Physicians are privileged to see patients at their most vulnerable, to reshape lives and continually revitalize the nation’s health system. In a challenging practice environment, physicians remain driven by the power of healing and the indelible connections they form with patients and families.
The AMA Wire® “When I Knew Medicine Was My Calling” series profiles a wide variety of doctors, offering a glimpse into the lives of the busy women and men navigating new courses in their careers and in American medicine. No matter their age, their specialty or their career stage, they were born to do this and they tell us why.
Share a moment with: Modena Wilson, MD, MPH, senior vice president, chief health and science officer at the AMA, Chicago.
The moment I knew medicine was my calling: I think I, like many other doctors, knew medicine was my calling way before medical school.
An experience from medical school that kept me going: In the fourth year of medical school, I spent a month with a primary care physician in a rural town. I lived with him and his wife in their home. I spent the whole of his practice days with him observing and assisting, including making hospital rounds in the morning, seeing patients in the practice, eating in the doctors’ lounge, discussing patients and health care with his colleagues and reading EKGs after dinner at night. His interactions in a particular case that month came together into a picture of what it can mean to be a physician that I’ll never forget.
This particular physician practiced in the town where his father, also a doctor, had practiced. And when his father died, the younger doctor inherited many of his father’s patients. The month I was there, one of those patients had a lingering course of cardiac failure and was reaching his final days. We made a house call early in the month, during which I met members of the family, and watched the doctor talk with the patient and his family about the course of his illness, gently projecting for them what to expect.
Later in the month, the patient’s condition deteriorated. We received an evening call that the patient was struggling to breathe and met the patient and family at the hospital. The doctor accommodated the patient’s family and made sure that the patient’s location in the hospital was peaceful. He did not order any extraordinary measures. He and I stayed with the patient and family as the patient slowly lapsed into unconsciousness and quietly passed on. After consoling the family and exchanging remembrances of a life well-lived, and after all the “paperwork” had been finished, the doctor and I left for his home. As we walked through the parking lot toward his car, the doctor paused, which was quite unusual for him. I stopped and was touched to see that he had tears in his eyes. He said simply that the patient had been his father’s best friend. And then we walked on to the car.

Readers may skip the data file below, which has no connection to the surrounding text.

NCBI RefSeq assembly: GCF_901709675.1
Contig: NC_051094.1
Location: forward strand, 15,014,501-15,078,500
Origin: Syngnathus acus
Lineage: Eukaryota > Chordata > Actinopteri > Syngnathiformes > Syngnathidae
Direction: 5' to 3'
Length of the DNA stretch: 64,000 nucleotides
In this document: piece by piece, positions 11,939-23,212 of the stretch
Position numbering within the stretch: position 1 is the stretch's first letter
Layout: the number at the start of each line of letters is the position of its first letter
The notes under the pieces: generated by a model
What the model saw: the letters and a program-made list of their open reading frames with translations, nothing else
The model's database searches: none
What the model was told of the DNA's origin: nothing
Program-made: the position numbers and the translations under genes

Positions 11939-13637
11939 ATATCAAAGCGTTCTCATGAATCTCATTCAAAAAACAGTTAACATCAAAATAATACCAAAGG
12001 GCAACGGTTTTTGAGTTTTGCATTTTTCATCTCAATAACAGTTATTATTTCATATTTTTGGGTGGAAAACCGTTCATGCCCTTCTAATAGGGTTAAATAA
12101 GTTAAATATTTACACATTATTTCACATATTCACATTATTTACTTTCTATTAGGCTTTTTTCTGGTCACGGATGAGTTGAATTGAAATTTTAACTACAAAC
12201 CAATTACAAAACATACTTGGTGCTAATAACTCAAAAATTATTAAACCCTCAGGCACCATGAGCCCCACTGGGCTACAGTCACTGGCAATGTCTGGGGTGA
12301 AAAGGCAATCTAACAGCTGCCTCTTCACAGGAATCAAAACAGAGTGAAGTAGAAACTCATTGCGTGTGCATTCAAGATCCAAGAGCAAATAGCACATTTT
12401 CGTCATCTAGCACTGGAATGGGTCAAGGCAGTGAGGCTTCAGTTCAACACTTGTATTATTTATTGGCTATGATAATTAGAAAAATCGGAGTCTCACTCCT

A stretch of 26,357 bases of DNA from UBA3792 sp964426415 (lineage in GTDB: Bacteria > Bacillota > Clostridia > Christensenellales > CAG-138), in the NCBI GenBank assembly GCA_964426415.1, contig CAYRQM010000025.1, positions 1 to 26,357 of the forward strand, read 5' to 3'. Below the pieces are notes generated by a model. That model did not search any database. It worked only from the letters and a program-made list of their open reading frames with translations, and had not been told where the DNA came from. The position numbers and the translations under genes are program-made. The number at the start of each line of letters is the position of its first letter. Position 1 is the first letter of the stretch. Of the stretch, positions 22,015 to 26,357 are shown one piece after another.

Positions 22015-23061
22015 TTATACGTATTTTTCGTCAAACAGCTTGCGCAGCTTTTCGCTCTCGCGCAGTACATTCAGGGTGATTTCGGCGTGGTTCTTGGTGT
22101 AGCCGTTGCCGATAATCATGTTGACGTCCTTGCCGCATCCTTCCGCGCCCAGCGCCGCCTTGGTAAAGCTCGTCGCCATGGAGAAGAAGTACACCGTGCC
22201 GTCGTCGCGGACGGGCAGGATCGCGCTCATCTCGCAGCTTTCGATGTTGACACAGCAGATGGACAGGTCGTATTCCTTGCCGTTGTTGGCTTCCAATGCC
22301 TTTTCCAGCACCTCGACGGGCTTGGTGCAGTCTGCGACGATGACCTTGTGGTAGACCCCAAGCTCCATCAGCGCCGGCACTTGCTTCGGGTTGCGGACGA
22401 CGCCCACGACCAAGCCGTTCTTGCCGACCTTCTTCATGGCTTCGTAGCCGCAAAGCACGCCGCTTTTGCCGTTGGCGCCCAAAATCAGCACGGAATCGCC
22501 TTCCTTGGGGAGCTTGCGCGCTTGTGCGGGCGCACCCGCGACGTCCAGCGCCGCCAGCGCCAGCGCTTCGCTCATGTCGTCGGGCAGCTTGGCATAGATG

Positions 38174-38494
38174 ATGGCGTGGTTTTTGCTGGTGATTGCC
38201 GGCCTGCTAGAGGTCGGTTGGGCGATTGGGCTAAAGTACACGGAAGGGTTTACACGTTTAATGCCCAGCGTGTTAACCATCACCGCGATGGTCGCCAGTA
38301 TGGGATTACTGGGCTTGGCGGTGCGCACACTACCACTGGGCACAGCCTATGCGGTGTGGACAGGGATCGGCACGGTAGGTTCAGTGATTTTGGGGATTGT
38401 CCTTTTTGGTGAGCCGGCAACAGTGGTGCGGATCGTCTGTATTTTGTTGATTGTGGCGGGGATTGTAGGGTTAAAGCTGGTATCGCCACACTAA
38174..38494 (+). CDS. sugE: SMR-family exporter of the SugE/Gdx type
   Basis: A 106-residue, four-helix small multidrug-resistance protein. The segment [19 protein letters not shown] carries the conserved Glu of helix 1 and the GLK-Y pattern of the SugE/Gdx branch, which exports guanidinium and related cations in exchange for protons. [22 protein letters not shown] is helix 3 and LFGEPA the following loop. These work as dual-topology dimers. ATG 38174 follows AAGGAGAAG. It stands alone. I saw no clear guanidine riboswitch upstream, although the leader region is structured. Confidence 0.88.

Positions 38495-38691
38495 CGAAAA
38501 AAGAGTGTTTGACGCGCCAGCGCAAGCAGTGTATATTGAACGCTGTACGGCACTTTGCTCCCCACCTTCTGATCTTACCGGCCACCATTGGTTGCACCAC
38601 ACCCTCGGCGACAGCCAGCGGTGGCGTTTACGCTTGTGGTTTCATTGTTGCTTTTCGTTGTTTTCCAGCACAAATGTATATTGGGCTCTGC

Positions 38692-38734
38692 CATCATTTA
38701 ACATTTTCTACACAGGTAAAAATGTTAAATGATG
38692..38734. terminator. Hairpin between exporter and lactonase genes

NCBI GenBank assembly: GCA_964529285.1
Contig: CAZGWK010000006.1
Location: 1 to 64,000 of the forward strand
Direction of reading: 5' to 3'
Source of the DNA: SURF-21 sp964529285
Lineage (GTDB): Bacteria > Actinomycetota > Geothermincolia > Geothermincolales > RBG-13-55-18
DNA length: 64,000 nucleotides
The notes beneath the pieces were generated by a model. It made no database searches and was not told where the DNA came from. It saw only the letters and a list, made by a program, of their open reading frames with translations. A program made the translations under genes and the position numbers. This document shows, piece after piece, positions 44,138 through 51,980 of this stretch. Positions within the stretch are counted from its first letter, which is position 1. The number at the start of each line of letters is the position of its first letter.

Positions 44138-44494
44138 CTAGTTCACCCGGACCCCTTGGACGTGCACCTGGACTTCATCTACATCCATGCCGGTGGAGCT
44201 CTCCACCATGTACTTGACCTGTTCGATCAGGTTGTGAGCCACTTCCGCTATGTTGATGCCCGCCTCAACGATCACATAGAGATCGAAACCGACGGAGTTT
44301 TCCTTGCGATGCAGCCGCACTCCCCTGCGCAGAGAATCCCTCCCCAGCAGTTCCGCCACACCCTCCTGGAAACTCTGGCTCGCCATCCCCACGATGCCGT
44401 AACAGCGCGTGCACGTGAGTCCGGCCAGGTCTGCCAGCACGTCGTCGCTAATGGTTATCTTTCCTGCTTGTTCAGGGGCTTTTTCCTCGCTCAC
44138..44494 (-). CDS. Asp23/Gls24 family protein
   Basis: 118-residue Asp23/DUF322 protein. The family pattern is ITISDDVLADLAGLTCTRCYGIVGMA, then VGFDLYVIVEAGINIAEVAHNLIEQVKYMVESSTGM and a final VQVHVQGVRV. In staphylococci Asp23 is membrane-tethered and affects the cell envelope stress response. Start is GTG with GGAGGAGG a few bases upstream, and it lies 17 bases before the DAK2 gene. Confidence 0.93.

I had seen what it was like to be part of the lives of patients and families when they were most in need. It is an awesome privilege.
An experience from residency that confirmed my calling as a physician: My oldest son was born when I was a third-year resident. When he was about one month old, I went back to work. My first night on call was as a supervising resident in the pediatric ICU.
That night, a 4-month-old who was obviously extremely ill was admitted through the emergency room. Like my son, he was a redhead. It became clear pretty quickly that the tiny patient had a devastating bacterial infection, which few survive. It was unlikely, the consultants warned me, that we could save him. I spent the night trying my best to do so and also talking frequently with his mother, who was appropriately worried. She was alone, because the father—who was on the road for business—was far away, and the illness had come on quickly and in the night, so no other family member had been contacted.
We did not win the battle. The baby died in the wee hours of the night. I would have been terribly sad even if it had not been my first night away from my 1-month-old, but that fact made the experience almost unbearably intense. It did not drive me away from medicine, however. It committed me to the profession all the more strongly.
How does your journey as a physician inform your work at the AMA? Because of these experiences, and many that are less melodramatic, I believe fiercely that practicing medicine is more than a job. It is a career that can still be recommended, even though the required knowledge and skills will continue to evolve and being a physician is a lifetime commitment to learning and caring. It confers an obligation to keep current, to behave honorably and to think first of the needs of the patient. It includes trying to fix the system on behalf of patients where it is broken and advocating for the conservation of medical professionalism. For me, medicine is not built of transactions, but of relationships—some short, some enduring. I think these experiences and views provide a context for everything I do at AMA.